If you scroll up a section in the linked topic, you will see that Atari didn't 'give' anything to third party developers, but actually sued to try and stop them. Unfortunately for them, they didn't have any copy protection built into the console, so it was pretty much open season when their legal efforts failed.
I wish the Switch eShop had a similar feature for filtering out all the low-effort shovelware.
Then the shovelware on the Wii happened, and they ate their own words.
Wow if only apple and Android would do the same with apps. Jesus.
Mmm, "History written by the victors", as I'd say.
Let's not forget that not only did Atari fail to sue the pants off of third-party developers, they also completely lost any sense of internal quality control of their own software. The '83 game crash was basically more akin to an investment bubble bursting than just simply a glut of terrible software. (Hell, Steam completely dropped all of their QC standards and we're *still buying games from them*.) Nintendo was also perfectly fine with letting utter trash on the NES as long as it didn't have any crosses or swears in it, of course.
The real reason why Nintendo instituted the Seal program - or, more specifically, the lockout chip that mandated it - was to get their 30% off the top of the entire games ecosystem. The Famicom did not have a lockout chip and anyone who knew how to program for it could make and sell games for it, which meant Nintendo lost out on revenue. Thus, the lockout chip and stricter standards for developer documentation confidentiality were imposed to ensure Nintendo would keep their cut.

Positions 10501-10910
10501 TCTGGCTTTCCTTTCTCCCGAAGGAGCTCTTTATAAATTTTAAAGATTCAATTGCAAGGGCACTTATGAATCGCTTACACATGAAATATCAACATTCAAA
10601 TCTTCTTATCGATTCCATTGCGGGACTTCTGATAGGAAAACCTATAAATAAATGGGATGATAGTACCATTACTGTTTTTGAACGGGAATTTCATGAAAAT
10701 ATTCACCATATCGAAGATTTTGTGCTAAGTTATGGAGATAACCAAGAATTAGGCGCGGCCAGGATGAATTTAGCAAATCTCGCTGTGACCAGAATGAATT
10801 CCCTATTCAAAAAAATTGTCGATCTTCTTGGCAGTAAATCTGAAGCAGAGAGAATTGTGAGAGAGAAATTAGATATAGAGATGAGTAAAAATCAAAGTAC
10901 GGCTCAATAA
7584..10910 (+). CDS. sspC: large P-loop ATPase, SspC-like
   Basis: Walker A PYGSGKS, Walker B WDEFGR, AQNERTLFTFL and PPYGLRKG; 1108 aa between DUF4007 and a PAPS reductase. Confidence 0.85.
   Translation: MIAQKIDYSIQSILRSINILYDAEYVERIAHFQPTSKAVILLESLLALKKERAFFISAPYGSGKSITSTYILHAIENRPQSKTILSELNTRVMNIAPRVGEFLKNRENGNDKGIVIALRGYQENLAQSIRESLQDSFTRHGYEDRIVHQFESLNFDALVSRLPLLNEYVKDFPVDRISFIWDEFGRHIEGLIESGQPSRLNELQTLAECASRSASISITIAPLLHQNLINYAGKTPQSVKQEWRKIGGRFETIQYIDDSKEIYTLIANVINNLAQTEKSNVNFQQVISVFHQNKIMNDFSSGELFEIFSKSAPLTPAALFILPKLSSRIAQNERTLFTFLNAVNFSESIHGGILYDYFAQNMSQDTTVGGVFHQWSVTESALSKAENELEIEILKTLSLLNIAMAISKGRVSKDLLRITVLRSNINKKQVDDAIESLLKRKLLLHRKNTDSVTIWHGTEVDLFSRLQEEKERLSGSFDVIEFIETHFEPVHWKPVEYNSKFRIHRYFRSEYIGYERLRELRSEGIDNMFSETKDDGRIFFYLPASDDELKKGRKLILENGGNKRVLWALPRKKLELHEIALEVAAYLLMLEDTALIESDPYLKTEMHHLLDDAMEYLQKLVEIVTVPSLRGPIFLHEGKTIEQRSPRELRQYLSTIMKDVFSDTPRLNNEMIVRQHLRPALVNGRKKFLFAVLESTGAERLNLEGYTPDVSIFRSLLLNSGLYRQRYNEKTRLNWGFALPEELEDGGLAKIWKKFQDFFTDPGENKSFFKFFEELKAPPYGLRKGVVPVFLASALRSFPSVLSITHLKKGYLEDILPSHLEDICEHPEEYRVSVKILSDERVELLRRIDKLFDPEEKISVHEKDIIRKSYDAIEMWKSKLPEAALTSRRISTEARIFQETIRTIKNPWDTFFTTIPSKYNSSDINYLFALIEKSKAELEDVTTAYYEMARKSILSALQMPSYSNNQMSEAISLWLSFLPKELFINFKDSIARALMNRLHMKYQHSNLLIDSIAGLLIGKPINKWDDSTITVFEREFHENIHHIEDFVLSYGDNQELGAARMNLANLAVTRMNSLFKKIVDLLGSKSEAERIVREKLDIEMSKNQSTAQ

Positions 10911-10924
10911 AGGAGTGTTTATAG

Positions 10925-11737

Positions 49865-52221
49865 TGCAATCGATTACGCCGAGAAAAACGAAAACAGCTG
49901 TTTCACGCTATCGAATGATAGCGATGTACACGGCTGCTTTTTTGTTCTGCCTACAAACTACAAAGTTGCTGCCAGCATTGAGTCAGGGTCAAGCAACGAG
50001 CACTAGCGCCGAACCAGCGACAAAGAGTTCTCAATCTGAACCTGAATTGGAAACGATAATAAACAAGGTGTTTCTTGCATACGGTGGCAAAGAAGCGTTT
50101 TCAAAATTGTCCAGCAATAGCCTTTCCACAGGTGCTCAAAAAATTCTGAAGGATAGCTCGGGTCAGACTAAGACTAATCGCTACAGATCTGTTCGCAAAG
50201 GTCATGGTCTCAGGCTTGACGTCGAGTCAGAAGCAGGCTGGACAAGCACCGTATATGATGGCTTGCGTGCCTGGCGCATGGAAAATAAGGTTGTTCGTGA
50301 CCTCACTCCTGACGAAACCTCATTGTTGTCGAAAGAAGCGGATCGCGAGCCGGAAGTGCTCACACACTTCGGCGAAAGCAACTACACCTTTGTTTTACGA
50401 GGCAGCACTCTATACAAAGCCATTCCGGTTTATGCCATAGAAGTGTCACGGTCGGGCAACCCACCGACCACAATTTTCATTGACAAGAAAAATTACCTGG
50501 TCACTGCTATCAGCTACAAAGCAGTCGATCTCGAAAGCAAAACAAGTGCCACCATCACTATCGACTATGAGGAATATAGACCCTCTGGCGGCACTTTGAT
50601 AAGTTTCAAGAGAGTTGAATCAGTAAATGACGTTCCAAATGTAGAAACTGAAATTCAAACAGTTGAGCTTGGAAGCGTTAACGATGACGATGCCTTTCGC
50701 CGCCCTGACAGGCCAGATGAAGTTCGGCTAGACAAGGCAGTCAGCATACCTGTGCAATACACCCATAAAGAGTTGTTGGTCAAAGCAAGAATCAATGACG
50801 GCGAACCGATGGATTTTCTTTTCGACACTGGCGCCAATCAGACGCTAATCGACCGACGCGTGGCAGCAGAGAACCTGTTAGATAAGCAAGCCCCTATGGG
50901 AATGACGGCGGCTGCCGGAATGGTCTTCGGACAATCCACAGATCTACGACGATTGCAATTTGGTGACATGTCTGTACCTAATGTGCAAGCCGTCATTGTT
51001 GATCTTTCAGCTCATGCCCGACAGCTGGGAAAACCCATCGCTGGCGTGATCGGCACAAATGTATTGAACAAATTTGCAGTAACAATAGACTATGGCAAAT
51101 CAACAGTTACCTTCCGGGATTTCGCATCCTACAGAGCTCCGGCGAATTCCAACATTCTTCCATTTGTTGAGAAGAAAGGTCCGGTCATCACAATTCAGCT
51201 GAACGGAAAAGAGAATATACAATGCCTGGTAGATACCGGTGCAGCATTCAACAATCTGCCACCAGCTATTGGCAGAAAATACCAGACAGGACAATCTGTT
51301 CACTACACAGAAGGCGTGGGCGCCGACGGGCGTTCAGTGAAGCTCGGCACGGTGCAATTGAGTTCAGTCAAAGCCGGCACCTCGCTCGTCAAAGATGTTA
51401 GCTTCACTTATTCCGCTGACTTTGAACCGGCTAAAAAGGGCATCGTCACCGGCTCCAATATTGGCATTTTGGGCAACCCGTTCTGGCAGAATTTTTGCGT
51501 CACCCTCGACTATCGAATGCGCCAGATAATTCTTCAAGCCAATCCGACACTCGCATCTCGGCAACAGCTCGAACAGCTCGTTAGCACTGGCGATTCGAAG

Nintendo essentially invented the App Store business model 25 years before Apple did.
Funny enough, Nintendo changed the "Official Nintendo Seal of Quality" to "Official Nintendo Seal" around the time the Wii came out, the Wii and DS got flooded with low quality 3rd party games. Thankfully they avoided a crash, but I feel like the Wii U would have done better if the Wii didn't become a magnet for low quality games.